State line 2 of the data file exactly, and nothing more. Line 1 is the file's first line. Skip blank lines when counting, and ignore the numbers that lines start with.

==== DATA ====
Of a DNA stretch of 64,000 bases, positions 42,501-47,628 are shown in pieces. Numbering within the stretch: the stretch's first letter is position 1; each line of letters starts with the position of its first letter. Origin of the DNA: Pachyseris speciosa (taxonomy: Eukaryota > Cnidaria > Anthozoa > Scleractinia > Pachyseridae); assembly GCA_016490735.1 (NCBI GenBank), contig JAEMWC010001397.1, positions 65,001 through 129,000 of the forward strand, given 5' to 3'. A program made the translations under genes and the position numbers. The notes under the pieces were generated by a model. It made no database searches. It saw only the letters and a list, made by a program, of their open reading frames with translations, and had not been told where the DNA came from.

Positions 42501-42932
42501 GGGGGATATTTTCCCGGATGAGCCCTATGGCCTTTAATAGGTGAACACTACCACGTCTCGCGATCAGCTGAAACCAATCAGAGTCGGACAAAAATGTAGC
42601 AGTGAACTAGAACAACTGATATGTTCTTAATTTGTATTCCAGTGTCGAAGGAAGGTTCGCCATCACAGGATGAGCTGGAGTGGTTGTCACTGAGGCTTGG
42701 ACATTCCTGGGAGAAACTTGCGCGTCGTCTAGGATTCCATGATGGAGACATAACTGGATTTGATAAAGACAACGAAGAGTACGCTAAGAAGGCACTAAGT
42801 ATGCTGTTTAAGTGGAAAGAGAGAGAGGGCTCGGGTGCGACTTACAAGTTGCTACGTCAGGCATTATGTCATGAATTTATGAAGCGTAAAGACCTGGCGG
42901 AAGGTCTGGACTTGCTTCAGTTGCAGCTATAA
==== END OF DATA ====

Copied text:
Positions 42501-42932